I have great respect for wineries that hold back release dates until the wine is ready and that pour aged wines in their tasting rooms. It’s not economical to do this; it usually shows an over-riding commitment to quality. Last year when I wandered into the tasting room at Mayo Family Winery in Sonoma, they were pouring wines from their winemaker, Mike Berthoud’s, own boutique operation. While I enjoyed Mayo Family’s wines I was knocked out by the Berthoud offerings including this Syrah. They produce only 74 cases of this
The word “ecstasy” often means joyful excitement but there is an older use of the term more directly related to its origins in the Greek word “ekstasis” which means to stand outside oneself in a trancelike state. This wine is quiet ecstasy, tender but uplifting, too spirited to be serene yet perfectly composed as if nothing could disturb it.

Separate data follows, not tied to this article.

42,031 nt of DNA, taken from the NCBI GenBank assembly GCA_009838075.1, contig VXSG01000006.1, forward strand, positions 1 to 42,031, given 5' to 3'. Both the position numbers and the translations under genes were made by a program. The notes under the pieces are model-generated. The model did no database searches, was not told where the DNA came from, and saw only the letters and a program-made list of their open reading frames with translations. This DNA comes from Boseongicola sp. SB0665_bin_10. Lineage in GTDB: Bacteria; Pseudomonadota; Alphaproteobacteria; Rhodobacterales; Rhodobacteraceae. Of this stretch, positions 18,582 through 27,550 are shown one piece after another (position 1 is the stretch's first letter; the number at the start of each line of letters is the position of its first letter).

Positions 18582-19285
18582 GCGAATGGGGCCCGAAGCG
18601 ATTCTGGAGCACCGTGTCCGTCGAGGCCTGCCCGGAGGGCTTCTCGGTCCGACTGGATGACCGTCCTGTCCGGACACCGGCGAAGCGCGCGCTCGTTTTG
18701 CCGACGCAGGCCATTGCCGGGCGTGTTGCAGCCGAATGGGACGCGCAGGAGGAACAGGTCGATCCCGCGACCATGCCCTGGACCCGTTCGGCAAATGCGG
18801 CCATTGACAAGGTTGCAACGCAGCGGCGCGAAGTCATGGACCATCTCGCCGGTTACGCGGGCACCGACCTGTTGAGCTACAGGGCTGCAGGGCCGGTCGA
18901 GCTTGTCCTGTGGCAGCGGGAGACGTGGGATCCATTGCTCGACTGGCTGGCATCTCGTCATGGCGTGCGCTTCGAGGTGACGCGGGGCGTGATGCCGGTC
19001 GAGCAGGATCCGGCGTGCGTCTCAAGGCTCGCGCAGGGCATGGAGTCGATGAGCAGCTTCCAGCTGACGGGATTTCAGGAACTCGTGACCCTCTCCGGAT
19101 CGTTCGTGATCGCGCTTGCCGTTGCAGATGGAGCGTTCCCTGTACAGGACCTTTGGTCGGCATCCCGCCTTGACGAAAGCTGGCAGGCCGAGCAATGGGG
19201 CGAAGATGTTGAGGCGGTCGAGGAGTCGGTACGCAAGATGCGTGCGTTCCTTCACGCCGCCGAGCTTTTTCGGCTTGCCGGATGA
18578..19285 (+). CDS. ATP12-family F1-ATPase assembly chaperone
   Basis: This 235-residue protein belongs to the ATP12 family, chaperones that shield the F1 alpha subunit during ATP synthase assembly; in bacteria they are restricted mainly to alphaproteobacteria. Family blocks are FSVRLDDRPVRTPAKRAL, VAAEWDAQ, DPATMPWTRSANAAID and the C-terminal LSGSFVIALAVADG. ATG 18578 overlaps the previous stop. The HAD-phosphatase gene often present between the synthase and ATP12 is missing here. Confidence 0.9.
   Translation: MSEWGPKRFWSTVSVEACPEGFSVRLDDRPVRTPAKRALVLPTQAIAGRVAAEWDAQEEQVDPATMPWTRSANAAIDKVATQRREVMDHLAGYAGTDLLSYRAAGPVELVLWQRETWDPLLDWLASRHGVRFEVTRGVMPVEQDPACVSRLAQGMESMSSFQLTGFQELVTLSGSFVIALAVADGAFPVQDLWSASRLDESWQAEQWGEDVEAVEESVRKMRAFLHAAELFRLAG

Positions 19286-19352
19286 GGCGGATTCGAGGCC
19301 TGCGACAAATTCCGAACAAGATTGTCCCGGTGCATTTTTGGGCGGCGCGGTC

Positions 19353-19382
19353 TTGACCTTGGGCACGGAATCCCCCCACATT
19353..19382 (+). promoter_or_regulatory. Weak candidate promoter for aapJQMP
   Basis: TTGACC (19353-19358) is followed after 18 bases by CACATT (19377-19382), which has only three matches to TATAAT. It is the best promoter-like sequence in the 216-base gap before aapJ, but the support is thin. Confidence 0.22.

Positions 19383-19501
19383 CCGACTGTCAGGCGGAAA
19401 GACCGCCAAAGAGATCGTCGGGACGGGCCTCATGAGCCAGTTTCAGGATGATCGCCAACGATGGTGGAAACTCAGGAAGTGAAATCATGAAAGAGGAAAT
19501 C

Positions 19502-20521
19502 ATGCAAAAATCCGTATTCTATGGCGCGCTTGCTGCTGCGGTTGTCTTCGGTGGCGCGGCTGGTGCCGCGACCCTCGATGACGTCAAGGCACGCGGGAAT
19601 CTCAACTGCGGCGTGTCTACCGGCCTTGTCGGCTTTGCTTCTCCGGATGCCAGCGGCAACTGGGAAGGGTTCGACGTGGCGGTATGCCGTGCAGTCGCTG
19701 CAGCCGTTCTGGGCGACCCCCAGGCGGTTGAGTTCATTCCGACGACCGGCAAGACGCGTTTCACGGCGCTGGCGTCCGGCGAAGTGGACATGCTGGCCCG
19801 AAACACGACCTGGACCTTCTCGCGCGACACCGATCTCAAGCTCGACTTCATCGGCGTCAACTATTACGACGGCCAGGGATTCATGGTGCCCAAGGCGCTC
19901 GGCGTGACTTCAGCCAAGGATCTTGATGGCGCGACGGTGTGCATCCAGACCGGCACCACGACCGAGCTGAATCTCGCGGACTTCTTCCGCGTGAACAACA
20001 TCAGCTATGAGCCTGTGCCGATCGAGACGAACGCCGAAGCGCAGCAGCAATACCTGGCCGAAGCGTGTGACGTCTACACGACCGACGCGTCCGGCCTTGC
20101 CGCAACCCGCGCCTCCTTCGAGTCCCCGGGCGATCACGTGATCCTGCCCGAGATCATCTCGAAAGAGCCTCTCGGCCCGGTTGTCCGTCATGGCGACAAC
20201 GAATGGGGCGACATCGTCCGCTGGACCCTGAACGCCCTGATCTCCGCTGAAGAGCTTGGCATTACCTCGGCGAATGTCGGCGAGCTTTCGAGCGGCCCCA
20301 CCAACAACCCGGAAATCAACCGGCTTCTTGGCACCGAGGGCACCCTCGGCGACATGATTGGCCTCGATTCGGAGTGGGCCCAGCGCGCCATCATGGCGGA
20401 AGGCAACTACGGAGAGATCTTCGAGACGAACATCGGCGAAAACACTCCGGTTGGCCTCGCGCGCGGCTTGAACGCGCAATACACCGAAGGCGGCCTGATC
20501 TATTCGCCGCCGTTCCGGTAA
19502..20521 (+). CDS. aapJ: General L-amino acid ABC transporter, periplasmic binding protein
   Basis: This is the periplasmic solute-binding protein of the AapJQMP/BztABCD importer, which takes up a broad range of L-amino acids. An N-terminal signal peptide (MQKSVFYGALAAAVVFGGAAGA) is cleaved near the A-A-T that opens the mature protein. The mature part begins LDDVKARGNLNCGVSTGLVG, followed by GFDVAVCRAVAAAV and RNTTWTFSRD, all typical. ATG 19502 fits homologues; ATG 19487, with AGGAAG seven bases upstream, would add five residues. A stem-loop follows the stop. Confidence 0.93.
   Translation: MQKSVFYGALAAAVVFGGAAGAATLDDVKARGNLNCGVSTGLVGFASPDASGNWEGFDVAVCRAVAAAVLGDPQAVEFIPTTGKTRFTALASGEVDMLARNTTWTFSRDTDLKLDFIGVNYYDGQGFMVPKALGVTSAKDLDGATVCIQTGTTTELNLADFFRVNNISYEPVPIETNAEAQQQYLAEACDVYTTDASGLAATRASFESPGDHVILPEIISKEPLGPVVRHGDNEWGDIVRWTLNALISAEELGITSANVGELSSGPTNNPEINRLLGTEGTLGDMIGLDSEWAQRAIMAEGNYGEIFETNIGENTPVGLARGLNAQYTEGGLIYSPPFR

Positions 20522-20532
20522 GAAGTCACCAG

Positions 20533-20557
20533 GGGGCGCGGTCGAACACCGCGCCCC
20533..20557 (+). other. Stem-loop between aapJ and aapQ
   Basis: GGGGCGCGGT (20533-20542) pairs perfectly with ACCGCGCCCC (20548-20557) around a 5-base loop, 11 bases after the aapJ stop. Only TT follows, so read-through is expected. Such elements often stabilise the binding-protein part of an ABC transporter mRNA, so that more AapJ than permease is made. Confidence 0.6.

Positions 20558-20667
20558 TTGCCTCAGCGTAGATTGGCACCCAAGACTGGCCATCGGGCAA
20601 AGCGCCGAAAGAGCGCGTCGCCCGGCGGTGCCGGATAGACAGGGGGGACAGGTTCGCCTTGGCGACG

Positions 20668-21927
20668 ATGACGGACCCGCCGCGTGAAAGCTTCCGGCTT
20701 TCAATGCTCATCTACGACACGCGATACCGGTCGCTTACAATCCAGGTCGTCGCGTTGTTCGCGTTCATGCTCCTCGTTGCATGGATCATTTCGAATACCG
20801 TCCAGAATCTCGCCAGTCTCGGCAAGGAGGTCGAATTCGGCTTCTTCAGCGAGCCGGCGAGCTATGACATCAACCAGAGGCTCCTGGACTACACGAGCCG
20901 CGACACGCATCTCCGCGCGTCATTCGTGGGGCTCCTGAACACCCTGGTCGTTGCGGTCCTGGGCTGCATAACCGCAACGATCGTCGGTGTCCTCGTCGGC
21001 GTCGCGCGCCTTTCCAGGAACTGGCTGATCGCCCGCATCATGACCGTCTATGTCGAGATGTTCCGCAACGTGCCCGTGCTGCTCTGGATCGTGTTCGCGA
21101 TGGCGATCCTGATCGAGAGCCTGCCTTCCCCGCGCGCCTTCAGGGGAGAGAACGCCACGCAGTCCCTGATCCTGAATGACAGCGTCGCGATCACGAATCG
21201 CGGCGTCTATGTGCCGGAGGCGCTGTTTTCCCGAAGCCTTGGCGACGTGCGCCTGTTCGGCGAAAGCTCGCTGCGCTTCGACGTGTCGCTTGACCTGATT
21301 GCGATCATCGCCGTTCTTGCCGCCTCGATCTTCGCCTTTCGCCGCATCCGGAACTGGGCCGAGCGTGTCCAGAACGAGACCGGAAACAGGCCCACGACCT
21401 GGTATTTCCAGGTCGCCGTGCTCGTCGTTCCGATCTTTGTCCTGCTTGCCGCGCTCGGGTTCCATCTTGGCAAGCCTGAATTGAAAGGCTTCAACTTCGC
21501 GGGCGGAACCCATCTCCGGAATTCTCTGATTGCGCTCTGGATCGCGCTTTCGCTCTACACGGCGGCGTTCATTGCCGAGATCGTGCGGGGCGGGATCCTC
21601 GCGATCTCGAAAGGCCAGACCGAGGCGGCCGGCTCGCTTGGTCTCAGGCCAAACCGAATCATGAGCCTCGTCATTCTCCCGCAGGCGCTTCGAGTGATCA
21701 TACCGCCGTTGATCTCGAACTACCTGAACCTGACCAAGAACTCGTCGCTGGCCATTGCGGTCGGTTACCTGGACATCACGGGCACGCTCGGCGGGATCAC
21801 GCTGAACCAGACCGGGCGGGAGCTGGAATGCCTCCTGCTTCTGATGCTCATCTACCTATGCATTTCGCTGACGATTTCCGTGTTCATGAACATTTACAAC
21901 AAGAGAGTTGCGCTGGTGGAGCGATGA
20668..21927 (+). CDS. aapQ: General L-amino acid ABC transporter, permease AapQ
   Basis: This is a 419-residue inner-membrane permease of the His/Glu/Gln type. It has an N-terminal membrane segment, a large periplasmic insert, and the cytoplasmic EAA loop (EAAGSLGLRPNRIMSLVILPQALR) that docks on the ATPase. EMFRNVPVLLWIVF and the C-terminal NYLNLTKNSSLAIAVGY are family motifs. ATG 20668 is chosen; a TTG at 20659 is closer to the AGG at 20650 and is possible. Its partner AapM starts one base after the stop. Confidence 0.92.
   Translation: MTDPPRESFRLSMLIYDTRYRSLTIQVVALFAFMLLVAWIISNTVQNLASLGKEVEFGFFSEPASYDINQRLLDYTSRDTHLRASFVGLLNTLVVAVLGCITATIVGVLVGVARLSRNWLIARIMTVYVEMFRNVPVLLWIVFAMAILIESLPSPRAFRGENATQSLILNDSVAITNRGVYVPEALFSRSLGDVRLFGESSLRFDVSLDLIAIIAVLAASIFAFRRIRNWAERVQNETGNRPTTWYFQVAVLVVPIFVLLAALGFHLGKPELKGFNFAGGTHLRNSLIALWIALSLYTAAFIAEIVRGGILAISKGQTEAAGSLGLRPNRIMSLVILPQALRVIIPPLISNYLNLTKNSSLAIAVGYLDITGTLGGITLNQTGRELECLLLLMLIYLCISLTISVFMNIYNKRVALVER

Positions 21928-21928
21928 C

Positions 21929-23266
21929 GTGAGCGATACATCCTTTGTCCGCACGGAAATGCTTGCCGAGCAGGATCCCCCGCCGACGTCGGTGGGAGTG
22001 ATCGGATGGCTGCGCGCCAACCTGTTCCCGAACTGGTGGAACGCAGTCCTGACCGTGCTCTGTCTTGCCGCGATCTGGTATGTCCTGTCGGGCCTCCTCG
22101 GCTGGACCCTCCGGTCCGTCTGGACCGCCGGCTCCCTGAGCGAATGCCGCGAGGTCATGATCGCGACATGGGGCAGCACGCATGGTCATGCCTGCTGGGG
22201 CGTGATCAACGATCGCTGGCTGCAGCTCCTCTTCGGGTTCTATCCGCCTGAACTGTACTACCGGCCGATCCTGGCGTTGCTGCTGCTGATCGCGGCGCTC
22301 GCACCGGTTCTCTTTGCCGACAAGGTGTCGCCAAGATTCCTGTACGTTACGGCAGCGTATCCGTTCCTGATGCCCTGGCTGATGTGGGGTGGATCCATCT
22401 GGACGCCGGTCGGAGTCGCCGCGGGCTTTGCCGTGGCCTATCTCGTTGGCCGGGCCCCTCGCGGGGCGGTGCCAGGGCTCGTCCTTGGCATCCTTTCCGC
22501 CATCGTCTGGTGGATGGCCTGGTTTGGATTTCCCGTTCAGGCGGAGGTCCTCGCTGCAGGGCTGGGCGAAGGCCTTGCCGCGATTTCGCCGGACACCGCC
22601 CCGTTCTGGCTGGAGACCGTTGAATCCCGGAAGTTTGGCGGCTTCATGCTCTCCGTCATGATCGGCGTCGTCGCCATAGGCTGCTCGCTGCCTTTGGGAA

Aromas of blueberry, cumin, dusty earth, old books, and especially crushed rock meld together in tight formation. The palate is fresh and vibrant with a red berry component, yet all rough edges have been ground away leaving a ravishing elegance. The lush opening survives as a cashmere-like softness in the tannins that persists as a seam of minerality slowly takes flight, pushed by glowing acidity that never bites becoming pointed and high toned on the finish. That minerality becomes the wines’ leitmotif—as if a rock could caress.
The relatively low alcohol, and vibrant acidity make the case that wines of restraint and balance age best. This is lovely old world winemaking in the new world.
Pairs with music that has a lyrical sensuality, quietly joyful, such as Ravel’s Sonatine rendered here by Kun-Woo Paik.
Price: $45 (Purchase Here)